TEXAS (USA): DISTRICT ATTORNEY CALLS FOR A REVIEW OF THE CAPITAL PUNISHMENT SYSTEM
February 23, 2012: In Texas, Dallas County's District Attorney, Craig Watkins, 44, black, is calling for a review of the capital punishment system. Now, as Watkins publicly acknowledges that his great-grandfather was executed in Texas almost 80 years ago, he called on state lawmakers to review death penalty procedures to ensure the punishment is fairly administered.
"I think it's a legitimate question to have, to ask: `Have we executed someone that didn't commit the crime?'" Watkins said in an interview with The Associated Press. After becoming district attorney in 2007, Watkins started a conviction integrity unit that has examined convictions and, in some cases, pushed for them to be overturned.
Dallas County has exonerated 22 people through DNA evidence since 2001 â by far the most of any Texas county and more than all but two states. An additional five people have been exonerated outside of DNA testing. Most of those exonerations occurred during Watkins' tenure. "I think the reforms we've made in our criminal justice system are better than any other state in this country," Watkins said. "But we still need reforms. And so, I don't know if I'm the voice for that. I just know, here I am, and I have these experiences." Among those experiences was hearing about the execution of his great-grandfather, Richard Johnson.
According to state criminal records and news accounts, Johnson escaped from prison three times while serving a 35-year sentence for burglary, and he was charged with killing a man after his third escape. He was convicted of murder in October 1931 and executed in the electric chair in August 1932. Watkins said he did not get a full explanation of what happened until he became district attorney. His grandmother, who was a young girl when her father was executed, still struggles with the story.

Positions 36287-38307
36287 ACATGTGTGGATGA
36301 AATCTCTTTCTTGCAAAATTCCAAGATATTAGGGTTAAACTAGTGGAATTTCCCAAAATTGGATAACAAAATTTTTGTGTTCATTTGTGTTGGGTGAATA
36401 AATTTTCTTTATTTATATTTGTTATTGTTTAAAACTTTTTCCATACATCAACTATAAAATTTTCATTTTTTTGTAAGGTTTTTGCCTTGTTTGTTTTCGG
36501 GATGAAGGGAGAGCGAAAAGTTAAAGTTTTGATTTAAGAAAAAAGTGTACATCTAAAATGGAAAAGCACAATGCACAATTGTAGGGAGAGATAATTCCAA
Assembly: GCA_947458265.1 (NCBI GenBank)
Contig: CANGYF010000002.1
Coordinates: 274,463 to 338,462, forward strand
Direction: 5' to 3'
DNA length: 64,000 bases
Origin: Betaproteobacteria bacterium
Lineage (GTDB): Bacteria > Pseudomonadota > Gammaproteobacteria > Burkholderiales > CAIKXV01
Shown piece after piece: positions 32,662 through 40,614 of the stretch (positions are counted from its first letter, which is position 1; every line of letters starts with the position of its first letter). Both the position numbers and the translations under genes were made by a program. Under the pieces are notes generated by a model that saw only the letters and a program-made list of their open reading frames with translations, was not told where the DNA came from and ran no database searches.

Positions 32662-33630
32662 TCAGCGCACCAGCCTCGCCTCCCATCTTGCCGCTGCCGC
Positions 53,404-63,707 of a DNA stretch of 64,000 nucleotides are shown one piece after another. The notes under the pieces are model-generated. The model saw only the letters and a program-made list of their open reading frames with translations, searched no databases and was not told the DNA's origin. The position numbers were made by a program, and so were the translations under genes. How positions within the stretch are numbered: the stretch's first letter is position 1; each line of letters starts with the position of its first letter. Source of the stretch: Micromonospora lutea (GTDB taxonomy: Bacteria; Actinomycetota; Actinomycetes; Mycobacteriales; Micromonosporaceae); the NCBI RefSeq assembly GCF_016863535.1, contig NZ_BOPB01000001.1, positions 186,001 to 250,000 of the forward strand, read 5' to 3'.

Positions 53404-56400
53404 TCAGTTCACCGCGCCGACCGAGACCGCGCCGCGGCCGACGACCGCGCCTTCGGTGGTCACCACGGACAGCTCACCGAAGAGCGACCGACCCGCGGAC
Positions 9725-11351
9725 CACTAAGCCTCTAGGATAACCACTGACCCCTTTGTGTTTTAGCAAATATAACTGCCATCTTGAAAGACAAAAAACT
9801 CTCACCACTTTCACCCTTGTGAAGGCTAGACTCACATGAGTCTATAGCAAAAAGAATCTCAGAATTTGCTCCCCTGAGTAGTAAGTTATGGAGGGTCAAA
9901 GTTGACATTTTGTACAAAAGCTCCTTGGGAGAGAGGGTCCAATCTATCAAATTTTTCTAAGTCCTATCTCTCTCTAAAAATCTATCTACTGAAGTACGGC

Watkins says he opposes the death penalty on moral grounds but doesn't want those beliefs "pushed upon someone else."
He has sought the death penalty at trial in nine cases, with eight death sentences received.
While Watkins doesn't take a position on his great-grandfather's guilt, he said hearing about the incident made him think harder about whether defendants, particularly African-Americans, are being treated fairly by the courts.
Watkins, the first African-American district attorney in Texas, said he remains troubled by allegations that faulty evidence and prosecutorial misconduct were used to secure convictions. Watkins did not offer specific proposals for changes or suggest halting executions, but he said he wanted state lawmakers to take a look at how the death penalty is handled in counties.
The latest wrongfully convicted man to be exonerated in Dallas County, Richard Miles, was formally declared innocent Wednesday by a judge.
Miles was released from prison in 2009, 15 years after a jury convicted him of murder and sentenced him to 40 years in prison.
The Texas Court of Criminal Appeals last week declared that his case was one of actual innocence. Craig Watkins was elected District Attorney of Dallas County in November 2006. Under Watkinsâ leadership, the Dallas County D.A.âs office has achieved a 99.4% conviction rate, and has focused on protecting the most vulnerable by locking up sex offenders and child predators. His Conviction Integrity Unit has reviewed more than 300 cases and helped free 25 wrongly convicted inmates. Watkins has received numerous awards for his Conviction Integrity Unit. (Source: Associated Press, 23/02/2012)